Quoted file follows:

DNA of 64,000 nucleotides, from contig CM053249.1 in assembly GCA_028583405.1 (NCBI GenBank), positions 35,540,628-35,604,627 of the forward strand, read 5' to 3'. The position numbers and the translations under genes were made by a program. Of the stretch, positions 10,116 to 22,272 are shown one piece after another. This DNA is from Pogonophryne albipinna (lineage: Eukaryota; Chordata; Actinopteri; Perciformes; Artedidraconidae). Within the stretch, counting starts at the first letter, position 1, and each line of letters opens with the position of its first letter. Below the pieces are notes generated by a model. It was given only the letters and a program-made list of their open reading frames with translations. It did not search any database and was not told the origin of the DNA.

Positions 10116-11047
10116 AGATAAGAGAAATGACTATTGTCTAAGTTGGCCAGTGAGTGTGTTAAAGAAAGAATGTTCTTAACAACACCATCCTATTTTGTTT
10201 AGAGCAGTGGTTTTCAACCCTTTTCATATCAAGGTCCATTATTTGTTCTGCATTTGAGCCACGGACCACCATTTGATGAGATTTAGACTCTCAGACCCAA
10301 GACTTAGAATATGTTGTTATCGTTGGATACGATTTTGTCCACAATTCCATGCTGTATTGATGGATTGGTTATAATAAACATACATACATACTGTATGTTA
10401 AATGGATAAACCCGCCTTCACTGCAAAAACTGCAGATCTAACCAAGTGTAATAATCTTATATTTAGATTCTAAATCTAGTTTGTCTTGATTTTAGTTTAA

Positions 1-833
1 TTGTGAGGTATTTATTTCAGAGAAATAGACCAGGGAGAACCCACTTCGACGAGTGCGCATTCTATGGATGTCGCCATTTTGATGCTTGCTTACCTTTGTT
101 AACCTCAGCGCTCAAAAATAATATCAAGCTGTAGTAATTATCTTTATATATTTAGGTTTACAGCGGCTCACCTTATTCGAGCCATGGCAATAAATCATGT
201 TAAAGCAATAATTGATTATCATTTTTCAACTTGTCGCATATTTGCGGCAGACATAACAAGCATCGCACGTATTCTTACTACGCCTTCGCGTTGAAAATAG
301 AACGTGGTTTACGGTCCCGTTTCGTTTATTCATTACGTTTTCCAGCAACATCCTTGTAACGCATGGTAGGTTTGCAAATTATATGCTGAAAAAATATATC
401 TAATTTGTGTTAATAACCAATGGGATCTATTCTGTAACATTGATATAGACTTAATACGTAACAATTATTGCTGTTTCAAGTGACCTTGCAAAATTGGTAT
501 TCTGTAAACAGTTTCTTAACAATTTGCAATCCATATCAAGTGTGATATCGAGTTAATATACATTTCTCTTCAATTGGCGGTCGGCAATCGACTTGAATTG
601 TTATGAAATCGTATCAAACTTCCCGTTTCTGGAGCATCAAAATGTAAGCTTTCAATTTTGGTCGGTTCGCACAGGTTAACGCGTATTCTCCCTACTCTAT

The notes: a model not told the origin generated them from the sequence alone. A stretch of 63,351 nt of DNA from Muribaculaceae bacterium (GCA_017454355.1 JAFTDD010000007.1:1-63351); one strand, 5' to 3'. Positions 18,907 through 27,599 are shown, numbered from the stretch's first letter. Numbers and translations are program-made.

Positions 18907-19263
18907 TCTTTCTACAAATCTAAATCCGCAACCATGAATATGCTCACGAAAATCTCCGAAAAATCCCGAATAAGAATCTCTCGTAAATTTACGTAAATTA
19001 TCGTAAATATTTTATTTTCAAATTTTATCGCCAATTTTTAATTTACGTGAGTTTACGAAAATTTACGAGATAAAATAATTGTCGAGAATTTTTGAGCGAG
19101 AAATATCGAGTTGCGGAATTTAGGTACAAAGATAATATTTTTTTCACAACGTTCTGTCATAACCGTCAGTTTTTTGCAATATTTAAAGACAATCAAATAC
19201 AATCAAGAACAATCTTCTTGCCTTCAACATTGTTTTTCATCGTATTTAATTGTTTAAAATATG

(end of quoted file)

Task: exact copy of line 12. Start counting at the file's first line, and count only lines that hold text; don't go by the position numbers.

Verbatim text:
401 TAATTTGTGTTAATAACCAATGGGATCTATTCTGTAACATTGATATAGACTTAATACGTAACAATTATTGCTGTTTCAAGTGACCTTGCAAAATTGGTAT